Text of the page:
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In a deposition, D.C. Deputy Medical Examiner Dr. Lois Goslinoski says she was encouraged to deem Ali Ahmed Mohammed‘s October 2010 death a homicide despite evidence to the contrary, the Associated Press reports.

Goslinoski says she was surprised by Metropolitan Police Department Chief Cathy Lanier‘s confident statements that Mohammed (pictured), who died shortly after he threw a brick through a window at 9th Street NW venue DC9, had been beaten to death by club staff. The examiner’s autopsy “revealed no evidence that Mohammed was attacked or smothered, and there were no signs of injury that could have caused his death,” reports the AP. Yet the examiner’s office ultimately deemed his death a homicide in accordance with the opinion of Chief Medical Examiner Marie Pierre-Louis.

Four DC9 employees and the club’s owner were charged in Mohammed’s death, and the charges were eventually dropped. The prosecution later found that Mohammed “had been seized and restrained but not beaten,” according to AP, and closed its investigation in June 2011. Mohammed’s family still may pursue a lawsuit against club owner Bill Spieler and two DC9 employees; Goslinoski’s sworn testimony could help the defense.

More from the AP report:

“We did everything we could to identify whether or not this man had severe blunt trauma,” Goslinoski said in the deposition, taken as part of the lawsuit. “I don’t think I’m unable to identify trauma if it’s there. We didn’t observe blunt trauma in this gentleman because it wasn’t there.”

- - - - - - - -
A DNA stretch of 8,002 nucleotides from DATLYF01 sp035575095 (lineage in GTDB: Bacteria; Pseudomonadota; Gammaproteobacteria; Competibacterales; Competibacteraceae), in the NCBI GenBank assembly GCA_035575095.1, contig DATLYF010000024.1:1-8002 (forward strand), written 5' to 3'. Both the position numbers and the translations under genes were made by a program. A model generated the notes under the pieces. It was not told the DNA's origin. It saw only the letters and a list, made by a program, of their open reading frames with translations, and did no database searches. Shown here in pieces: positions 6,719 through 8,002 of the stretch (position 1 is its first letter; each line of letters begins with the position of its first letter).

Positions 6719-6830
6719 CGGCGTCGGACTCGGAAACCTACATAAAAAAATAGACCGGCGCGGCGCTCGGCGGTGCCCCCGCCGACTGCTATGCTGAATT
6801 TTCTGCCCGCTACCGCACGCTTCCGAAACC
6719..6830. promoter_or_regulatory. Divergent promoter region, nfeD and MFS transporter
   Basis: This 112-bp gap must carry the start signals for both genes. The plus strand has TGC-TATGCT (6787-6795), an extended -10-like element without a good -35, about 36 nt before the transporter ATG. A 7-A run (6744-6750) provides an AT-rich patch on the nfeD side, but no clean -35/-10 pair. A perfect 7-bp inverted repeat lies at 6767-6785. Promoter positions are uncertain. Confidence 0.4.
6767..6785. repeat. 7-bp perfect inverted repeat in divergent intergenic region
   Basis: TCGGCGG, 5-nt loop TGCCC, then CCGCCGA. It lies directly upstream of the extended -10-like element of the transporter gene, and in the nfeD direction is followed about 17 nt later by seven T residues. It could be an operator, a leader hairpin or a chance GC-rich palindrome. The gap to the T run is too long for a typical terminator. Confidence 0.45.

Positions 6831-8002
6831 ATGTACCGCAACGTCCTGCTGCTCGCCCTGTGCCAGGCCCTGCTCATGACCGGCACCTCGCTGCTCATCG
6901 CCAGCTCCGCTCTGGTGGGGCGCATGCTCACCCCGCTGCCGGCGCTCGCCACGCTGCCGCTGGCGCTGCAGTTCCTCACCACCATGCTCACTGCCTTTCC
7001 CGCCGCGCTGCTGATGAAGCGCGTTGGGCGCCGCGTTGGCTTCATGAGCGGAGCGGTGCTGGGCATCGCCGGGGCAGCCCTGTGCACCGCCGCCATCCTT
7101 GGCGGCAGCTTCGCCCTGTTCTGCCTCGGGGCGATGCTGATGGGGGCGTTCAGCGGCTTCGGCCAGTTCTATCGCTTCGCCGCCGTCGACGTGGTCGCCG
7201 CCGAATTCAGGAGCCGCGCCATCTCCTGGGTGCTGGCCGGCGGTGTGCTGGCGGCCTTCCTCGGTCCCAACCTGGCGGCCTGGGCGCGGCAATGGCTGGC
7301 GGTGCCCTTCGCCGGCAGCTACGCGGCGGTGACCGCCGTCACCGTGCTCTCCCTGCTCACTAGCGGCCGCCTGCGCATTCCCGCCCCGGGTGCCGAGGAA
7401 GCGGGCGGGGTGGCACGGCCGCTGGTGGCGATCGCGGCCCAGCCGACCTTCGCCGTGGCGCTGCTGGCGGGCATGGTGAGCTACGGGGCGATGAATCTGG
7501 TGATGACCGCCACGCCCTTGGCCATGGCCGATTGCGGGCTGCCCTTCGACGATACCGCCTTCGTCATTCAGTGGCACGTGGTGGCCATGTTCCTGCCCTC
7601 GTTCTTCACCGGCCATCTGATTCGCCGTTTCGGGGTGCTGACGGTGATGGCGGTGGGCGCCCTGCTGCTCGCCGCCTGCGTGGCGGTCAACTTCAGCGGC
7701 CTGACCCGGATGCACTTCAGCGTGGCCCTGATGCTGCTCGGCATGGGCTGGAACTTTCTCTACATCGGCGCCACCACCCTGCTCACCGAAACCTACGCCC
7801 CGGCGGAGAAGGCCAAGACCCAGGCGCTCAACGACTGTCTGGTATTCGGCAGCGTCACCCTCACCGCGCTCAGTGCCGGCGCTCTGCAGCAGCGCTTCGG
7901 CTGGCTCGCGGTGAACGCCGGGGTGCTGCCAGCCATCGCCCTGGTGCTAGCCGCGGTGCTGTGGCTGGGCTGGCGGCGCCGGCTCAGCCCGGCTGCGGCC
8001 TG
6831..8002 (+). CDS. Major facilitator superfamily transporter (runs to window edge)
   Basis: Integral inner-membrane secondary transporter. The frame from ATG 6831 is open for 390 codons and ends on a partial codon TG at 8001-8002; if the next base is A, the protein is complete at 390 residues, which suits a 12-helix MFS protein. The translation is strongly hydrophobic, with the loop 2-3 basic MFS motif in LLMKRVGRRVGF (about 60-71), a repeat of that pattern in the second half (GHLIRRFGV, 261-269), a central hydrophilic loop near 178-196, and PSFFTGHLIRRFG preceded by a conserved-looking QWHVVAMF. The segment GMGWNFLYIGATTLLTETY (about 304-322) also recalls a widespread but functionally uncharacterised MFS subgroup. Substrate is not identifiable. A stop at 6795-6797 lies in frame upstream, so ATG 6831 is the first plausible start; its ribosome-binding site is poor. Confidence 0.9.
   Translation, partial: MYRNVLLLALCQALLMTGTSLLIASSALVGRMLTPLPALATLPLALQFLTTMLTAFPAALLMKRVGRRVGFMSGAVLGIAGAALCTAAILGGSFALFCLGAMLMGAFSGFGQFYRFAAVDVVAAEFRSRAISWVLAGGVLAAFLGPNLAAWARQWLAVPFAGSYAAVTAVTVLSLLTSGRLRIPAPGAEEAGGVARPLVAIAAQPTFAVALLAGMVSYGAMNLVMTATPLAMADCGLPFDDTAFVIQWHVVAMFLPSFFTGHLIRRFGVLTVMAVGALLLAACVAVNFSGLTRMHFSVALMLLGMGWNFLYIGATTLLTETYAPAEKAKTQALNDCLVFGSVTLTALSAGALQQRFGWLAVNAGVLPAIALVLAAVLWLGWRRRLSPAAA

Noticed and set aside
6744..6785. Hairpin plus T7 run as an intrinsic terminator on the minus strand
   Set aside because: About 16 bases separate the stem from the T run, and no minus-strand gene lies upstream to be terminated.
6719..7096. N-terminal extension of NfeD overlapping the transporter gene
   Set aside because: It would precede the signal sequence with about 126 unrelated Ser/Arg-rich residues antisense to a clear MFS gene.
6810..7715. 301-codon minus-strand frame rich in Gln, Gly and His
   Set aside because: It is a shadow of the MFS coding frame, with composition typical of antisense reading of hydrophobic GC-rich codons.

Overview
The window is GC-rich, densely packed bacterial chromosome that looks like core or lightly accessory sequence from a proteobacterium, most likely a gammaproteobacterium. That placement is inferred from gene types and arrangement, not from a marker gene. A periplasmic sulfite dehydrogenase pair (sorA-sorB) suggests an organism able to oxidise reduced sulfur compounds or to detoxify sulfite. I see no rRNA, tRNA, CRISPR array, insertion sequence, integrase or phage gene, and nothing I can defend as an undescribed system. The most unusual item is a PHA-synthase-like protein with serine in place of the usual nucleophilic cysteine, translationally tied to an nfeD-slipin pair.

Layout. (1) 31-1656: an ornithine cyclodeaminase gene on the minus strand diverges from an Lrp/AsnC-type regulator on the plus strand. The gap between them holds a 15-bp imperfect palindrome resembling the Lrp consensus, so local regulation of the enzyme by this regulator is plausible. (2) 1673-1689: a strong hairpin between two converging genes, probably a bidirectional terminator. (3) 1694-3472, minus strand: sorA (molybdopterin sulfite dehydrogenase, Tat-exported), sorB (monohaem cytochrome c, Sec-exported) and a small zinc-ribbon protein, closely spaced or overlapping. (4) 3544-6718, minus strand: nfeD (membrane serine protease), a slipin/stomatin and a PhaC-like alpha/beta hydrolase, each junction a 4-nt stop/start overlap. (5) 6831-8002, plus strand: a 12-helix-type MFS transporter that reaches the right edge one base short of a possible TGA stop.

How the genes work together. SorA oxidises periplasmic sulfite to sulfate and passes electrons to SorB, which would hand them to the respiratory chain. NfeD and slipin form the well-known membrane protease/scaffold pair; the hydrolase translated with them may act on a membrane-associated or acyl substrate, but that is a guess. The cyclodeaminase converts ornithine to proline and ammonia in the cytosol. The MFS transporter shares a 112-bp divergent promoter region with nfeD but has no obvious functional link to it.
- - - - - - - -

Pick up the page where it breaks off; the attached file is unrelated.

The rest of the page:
The medical examiner’s office eventually classified the death a homicide anyway, attributing it to “excited delirium—-a state of extreme agitation and anxiety that can result in sudden death—-along with fatal arrhythmia due to intoxication.” Goslinoski says Pierre-Louis concluded that excited delirium deaths “may be classified as homicides if the person who died was restrained, even by a hand on a shoulder, or felt confined.”

Goslinoski testifies that police officials seemed to take a special interest in the examination, “call[ing] the autopsy room about every 10 minutes to ask what she had found.” The U.S. Attorney’s office, meanwhile, “supplied her with witness statements, surveillance video and other information to help her make a decision—-something she said she’s asked for only about a half-dozen times in her career.”

Goslinoski says she was surprised to see a newcast in which Lanier claimed Mohammed had been beaten to death, because her office had not “gotten a report like that from the hospital, from the doctor who called this case in.”

Read the entire AP story here.

Photo courtesy Ali Ahmed Mohammed’s family